But we seem to only notice the worst and deadliest of shootings, especially hate crime shootings, church shootings, mass school shootings, and most importantly, elementary school mass shootings.
The sad truth is that most shootings simply go unnoticed.
And again, the Over 40,000 of Americans who die of gunshot wounds each year is not the most frightening number – not the thousands of (often preventable) suicides, not the thousands of (often preventable) homicides, not even those who die a death accidental (the mother of a 2-year-old child is being held for manslaughter after toddler shot and killed his father). Oh, yeah, the Potential Compromise Act ain’t got nothing on either secure gun storageeven though every year hundreds of children accidentally kill themselves or others.
By the way, the number of more than 40 thousand is too rarely cited. We’re too busy counting the dead and wounded, say, on South Street in Philadelphia, where an altercation that started with fistfights ended with a few people drawing their guns, killing three and injuring 15 others. To our knowledge, the weapons were purchased legally. By the way, there were plenty of cops on the scene, which once again clearly shows the absurdity of the good guy argument with a gun, especially when we allow shooters to buy AR-type assault weapons, which evolved from military weapons designed to kill as many people as possible, as quickly as possible.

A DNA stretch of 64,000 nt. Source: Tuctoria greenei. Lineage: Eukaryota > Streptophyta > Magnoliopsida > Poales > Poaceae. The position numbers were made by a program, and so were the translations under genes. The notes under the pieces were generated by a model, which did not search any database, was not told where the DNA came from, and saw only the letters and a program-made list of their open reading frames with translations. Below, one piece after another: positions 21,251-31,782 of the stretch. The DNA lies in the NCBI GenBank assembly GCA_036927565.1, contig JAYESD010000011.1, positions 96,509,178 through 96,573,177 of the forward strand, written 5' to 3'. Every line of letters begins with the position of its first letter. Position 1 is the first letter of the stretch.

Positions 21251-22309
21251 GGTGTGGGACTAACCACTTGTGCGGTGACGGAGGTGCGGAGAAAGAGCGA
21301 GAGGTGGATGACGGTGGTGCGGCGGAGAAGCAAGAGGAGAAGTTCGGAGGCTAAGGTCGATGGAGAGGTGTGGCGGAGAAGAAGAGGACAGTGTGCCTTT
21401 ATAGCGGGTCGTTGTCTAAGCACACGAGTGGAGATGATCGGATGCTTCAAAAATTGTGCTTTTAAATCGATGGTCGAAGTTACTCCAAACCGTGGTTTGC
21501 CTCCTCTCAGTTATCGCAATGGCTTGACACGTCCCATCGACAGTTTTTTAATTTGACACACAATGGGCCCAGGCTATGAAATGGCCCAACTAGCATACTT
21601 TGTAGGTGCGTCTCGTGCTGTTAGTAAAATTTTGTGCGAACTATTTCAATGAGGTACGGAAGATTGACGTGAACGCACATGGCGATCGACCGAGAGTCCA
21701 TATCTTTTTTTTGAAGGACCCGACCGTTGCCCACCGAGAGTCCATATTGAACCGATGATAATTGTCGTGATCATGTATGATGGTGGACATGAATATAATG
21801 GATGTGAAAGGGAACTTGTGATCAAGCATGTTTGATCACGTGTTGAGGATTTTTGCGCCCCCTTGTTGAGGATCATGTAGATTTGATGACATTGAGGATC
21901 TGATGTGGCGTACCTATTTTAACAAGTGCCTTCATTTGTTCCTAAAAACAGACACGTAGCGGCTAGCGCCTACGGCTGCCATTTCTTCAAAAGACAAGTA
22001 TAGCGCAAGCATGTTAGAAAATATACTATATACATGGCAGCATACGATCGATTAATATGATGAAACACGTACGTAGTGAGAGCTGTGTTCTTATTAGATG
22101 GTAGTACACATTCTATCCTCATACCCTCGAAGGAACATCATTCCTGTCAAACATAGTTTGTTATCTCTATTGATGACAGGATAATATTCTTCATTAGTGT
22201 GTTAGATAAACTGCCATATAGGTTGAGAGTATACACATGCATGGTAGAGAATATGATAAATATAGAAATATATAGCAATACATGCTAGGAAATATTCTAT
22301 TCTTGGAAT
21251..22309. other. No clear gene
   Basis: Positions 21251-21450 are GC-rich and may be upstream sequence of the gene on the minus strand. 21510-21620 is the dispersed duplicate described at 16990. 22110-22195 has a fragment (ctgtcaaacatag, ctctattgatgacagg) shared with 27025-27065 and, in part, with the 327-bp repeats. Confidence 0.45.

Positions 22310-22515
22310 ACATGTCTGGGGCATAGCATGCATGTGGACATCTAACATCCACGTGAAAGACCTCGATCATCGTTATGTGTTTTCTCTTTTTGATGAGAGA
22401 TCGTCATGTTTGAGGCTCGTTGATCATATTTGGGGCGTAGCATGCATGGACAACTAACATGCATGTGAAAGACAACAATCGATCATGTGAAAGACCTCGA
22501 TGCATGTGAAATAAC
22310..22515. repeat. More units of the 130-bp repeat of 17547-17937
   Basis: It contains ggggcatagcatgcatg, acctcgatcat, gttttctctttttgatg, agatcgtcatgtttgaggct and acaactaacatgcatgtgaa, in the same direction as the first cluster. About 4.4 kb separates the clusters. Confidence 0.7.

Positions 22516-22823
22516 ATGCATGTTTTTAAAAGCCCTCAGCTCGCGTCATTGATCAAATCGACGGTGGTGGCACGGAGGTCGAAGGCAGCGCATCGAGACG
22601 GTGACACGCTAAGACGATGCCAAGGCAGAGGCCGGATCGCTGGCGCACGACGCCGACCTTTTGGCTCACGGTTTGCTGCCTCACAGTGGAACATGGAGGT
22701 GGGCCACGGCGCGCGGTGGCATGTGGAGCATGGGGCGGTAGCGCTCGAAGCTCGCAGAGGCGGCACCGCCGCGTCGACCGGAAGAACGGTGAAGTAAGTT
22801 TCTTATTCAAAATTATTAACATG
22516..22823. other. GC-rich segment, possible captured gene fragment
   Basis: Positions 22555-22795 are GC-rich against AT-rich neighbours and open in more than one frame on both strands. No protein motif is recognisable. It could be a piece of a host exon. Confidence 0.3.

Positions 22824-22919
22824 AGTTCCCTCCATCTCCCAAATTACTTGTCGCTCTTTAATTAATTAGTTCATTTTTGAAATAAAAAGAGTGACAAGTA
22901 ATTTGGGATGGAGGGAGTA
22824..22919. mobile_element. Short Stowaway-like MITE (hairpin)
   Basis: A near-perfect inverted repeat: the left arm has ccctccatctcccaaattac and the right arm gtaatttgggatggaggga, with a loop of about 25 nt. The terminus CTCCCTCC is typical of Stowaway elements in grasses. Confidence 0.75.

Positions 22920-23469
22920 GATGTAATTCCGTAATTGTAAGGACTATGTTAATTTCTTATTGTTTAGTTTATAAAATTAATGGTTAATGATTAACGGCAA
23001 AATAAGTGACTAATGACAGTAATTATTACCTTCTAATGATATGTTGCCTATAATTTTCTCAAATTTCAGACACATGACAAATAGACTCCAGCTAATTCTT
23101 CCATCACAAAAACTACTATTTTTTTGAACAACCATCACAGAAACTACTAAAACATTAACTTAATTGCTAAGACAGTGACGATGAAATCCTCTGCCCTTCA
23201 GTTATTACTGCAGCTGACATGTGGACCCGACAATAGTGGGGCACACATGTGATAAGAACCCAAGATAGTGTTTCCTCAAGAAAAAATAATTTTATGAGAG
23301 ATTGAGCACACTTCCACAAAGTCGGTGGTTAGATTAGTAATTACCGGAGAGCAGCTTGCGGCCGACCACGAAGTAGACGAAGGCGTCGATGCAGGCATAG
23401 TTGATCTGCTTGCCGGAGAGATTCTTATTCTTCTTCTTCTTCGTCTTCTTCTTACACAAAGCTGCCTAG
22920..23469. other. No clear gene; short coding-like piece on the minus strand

Once upon a time, the statistic that Americans have nearly 400 million guns for 330 million people was a shock, but that was a while ago. Everyone knows the number of guns, despite nationwide efforts to keep guns unregistered. Anyone who wants to know – statistics are available everywhere – would have seen this equation: more weapons = more deaths. You could search for it.
Now I guess you’re wondering what could be scarier than what we discussed. Well, there you go, and I hope you’re seated: